Queen Kaʻahumanu (1768–1832) visited Maui in February 1832, just months before she died,
to support the construction of a new fort to protect the town from whalers. With her help,
Hoapili (1775–1840), Royal Governor of Maui, built the fort on the Lahaina waterfront and it
was completed within a month. The fort was constructed from coral blocks with walls
approximately 15–20 feet high topped with 47 cannons. An 1848 inventory lists 6 large
cannons, 21 small cannons, 6 breech-loaders, and 8 which did not work. The fort stored
quantities of gunpowder, guns, rifles, and swords, and was used as a prison. Sailors who
docked at Lahaina were subject to a sunset curfew; it they did not return to their ship when
the drums sounded they would be imprisoned in the fort.
In 1841, American naval officer Charles Wilkes (1798–1877) visited Lahaina Fort as
commanding officer of the United States Exploring Expedition. Wilkes observed, "After the
king's palace, the fort is the most conspicuous object: it is of little account, however, as a
defence, serving chiefly to confine unruly subjects and sailors in.
As the whaling industry declined and the California Gold Rush gained prominence in the late
1840s, Hawaii's population dropped, and infectious disease epidemics contributed to the loss of
local populations. The fort was restored in 1847 but was now used more as a prison than for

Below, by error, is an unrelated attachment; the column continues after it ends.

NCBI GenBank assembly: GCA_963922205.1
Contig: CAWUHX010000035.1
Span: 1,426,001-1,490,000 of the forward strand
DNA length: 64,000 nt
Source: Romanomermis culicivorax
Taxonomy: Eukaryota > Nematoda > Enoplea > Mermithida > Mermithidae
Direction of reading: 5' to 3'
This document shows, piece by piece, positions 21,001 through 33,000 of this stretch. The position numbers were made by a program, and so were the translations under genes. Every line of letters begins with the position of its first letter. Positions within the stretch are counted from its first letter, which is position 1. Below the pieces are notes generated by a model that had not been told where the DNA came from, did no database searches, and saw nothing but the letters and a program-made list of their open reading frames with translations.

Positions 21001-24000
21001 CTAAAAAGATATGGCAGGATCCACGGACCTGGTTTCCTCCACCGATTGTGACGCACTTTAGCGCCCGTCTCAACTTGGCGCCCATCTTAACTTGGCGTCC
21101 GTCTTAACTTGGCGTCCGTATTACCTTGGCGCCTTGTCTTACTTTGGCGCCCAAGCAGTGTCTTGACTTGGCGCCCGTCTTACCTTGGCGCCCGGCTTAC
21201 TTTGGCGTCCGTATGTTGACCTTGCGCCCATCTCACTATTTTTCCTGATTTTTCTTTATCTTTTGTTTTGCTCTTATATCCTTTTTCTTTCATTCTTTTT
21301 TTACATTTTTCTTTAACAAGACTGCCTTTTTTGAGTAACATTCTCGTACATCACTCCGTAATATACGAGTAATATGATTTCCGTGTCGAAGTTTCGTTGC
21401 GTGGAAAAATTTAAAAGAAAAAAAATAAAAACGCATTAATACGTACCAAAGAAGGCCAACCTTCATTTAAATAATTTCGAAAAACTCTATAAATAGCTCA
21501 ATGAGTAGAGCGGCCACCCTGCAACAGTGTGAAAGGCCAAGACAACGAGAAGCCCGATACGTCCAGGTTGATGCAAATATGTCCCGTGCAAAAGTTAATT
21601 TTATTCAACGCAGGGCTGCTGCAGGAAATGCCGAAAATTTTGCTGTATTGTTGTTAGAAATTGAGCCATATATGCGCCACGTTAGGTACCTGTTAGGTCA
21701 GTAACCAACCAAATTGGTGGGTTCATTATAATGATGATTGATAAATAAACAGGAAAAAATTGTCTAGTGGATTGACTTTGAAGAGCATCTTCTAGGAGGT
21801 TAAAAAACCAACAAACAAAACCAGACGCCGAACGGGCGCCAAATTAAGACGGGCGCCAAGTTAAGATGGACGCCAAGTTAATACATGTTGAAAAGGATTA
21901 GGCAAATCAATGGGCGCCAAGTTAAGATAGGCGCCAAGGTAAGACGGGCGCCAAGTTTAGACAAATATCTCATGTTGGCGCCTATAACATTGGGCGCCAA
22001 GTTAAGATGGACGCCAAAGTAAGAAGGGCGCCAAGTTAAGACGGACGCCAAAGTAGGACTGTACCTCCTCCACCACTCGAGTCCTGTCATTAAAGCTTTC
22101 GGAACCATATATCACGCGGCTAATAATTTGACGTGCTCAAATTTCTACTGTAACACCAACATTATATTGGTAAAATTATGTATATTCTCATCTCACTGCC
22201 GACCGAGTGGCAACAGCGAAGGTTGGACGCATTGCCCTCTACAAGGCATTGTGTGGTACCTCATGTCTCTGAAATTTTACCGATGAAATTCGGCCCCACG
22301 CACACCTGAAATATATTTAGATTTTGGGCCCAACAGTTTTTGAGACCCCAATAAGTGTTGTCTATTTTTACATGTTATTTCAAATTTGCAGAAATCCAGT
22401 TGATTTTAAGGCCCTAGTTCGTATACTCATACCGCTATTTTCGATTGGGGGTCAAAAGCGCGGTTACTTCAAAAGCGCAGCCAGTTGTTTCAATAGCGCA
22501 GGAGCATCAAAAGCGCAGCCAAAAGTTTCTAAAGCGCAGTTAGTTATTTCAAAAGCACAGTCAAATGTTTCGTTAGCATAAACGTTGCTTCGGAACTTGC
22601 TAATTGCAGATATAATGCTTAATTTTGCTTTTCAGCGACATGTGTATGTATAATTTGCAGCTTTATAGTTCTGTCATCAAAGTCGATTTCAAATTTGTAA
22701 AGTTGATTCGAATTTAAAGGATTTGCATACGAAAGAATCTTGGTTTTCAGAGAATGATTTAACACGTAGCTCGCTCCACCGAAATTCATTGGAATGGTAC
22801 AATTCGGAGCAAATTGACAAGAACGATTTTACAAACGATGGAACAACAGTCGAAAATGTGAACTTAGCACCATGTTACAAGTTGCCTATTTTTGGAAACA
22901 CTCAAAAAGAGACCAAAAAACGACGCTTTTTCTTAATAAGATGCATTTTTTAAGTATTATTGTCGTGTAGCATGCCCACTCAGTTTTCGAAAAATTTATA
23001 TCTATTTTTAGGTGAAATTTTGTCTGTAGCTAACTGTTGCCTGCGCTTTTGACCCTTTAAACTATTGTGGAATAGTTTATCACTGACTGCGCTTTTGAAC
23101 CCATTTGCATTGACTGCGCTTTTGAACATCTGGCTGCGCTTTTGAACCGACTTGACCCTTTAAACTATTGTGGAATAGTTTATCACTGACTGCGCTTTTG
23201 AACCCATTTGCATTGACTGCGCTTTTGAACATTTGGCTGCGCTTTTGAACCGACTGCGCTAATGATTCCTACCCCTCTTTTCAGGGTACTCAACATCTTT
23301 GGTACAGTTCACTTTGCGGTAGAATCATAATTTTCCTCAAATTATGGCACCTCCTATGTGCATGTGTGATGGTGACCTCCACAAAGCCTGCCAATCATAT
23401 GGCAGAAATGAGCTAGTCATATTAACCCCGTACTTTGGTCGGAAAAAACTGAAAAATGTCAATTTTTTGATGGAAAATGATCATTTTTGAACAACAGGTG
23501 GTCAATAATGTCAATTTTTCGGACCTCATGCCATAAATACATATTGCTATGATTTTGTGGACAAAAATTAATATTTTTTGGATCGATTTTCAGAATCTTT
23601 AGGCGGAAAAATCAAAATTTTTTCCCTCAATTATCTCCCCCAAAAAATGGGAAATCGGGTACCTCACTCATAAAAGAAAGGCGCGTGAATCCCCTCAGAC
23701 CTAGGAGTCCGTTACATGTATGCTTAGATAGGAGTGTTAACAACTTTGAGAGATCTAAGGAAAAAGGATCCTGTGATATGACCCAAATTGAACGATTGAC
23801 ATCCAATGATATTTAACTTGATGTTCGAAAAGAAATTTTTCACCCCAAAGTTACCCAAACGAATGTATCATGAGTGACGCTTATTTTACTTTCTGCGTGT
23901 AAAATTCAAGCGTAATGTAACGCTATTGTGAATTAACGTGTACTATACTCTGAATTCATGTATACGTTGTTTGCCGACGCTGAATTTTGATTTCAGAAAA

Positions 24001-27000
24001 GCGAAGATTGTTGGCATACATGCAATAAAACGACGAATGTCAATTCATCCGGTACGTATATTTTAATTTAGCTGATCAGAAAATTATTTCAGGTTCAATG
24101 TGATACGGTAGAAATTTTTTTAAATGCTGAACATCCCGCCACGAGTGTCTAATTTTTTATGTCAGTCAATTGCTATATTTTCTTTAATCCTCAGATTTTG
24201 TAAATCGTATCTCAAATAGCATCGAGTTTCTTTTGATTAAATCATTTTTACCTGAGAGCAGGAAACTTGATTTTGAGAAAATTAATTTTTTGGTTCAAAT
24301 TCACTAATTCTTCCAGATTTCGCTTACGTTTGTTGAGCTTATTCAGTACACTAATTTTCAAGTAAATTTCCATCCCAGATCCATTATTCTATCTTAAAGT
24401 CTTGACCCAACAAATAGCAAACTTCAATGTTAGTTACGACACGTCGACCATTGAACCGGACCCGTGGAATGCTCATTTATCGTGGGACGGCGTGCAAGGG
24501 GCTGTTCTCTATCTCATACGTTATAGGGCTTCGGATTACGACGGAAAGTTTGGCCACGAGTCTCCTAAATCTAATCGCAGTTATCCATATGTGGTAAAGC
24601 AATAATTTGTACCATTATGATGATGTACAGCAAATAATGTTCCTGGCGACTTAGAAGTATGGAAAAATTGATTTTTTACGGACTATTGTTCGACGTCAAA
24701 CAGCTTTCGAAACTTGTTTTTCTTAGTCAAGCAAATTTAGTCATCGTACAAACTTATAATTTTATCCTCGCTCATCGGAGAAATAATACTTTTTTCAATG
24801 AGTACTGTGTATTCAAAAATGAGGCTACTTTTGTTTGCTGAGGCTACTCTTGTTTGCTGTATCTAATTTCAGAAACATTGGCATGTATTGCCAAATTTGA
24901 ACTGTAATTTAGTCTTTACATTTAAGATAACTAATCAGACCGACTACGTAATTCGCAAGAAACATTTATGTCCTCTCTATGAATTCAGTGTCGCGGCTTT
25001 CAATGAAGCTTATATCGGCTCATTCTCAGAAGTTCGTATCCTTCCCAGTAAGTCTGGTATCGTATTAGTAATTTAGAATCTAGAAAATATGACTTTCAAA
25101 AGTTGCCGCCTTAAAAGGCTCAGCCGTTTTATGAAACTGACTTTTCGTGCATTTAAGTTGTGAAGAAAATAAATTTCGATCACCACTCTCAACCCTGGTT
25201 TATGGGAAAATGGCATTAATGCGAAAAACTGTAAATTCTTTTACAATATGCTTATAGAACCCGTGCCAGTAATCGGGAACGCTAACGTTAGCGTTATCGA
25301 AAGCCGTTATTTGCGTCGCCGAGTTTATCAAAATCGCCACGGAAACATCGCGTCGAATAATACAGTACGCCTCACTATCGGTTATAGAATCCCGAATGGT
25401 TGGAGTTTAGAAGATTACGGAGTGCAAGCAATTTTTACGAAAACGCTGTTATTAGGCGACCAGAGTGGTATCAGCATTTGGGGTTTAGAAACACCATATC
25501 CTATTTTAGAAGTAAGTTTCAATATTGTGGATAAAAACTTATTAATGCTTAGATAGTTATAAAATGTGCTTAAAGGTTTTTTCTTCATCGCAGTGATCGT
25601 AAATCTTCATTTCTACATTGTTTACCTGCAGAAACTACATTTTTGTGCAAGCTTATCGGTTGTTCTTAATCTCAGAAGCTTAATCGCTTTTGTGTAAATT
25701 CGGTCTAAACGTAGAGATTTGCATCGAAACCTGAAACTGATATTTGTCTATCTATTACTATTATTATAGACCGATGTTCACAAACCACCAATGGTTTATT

defending the Kingdom. The cannons were rusting and the fort was mostly empty of personnel
except for a few soldiers and the Governor of Maui who lived there. When Henry Augustus
Wise visited in 1848, he met James Young (1797–1851), then Governor of Maui, who was
living in the fort.
Wise wrote that it was: "an oddly assorted battery of some thirty pieces of artillery, of all sorts
of carriages and calibre—long, short, and mediums; they command the usual anchorage, and
no doubt do very well to prevent any acts of violence from merchant ships; but it is a question,
if, at the second discharge of shot, they do not tumble to pieces."
In the 1850s, whaling began its steep decline. The forts in the Hawaiian Islands were in poor
condition due to damage and neglect, and were either abandoned or removed. Lahaina Fort
was demolished in 1854. Its coral blocks were reused to build Hale Paʻahao, a new prison at
Wainee Street and Prison Road. In 1964, the State Parks Department placed a reconstruction
of the old fort wall in the southwest corner of the park.